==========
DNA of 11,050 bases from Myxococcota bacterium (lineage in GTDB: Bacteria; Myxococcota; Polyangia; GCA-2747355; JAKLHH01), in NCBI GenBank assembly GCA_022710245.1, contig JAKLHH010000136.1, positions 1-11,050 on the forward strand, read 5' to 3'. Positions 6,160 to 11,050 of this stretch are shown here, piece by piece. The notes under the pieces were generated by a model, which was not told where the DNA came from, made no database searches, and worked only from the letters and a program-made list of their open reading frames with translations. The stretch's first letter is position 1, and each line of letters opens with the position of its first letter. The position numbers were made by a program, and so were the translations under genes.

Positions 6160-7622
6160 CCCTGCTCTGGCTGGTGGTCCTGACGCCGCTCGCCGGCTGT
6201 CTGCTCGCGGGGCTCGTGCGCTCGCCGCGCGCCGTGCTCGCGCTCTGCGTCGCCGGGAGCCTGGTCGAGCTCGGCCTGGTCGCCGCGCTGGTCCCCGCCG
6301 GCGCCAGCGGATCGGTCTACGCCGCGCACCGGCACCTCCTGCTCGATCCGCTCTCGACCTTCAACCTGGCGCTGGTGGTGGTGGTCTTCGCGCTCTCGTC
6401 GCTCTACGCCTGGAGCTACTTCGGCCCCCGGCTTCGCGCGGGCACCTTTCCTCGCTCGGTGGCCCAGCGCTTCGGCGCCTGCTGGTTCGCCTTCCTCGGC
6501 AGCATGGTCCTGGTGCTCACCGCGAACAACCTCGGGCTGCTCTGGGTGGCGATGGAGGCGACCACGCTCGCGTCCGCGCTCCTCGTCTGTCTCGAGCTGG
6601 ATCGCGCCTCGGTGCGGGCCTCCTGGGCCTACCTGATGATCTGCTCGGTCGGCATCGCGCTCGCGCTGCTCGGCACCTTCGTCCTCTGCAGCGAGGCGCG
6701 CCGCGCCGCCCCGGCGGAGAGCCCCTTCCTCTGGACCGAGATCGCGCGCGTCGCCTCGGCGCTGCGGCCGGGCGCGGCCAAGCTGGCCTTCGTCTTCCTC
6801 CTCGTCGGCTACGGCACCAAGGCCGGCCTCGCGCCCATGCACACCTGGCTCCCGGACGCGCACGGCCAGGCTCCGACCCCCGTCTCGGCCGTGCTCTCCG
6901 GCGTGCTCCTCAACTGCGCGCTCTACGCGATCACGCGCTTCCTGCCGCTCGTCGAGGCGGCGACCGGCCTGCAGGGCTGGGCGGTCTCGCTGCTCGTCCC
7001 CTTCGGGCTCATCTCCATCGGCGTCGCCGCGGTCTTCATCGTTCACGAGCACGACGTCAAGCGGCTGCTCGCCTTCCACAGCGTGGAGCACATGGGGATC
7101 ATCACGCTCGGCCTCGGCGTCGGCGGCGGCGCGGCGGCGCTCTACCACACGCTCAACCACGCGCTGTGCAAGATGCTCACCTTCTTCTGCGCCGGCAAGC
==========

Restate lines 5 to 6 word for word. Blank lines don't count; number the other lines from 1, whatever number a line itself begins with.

6301 GCGCCAGCGGATCGGTCTACGCCGCGCACCGGCACCTCCTGCTCGATCCGCTCTCGACCTTCAACCTGGCGCTGGTGGTGGTGGTCTTCGCGCTCTCGTC
6401 GCTCTACGCCTGGAGCTACTTCGGCCCCCGGCTTCGCGCGGGCACCTTTCCTCGCTCGGTGGCCCAGCGCTTCGGCGCCTGCTGGTTCGCCTTCCTCGGC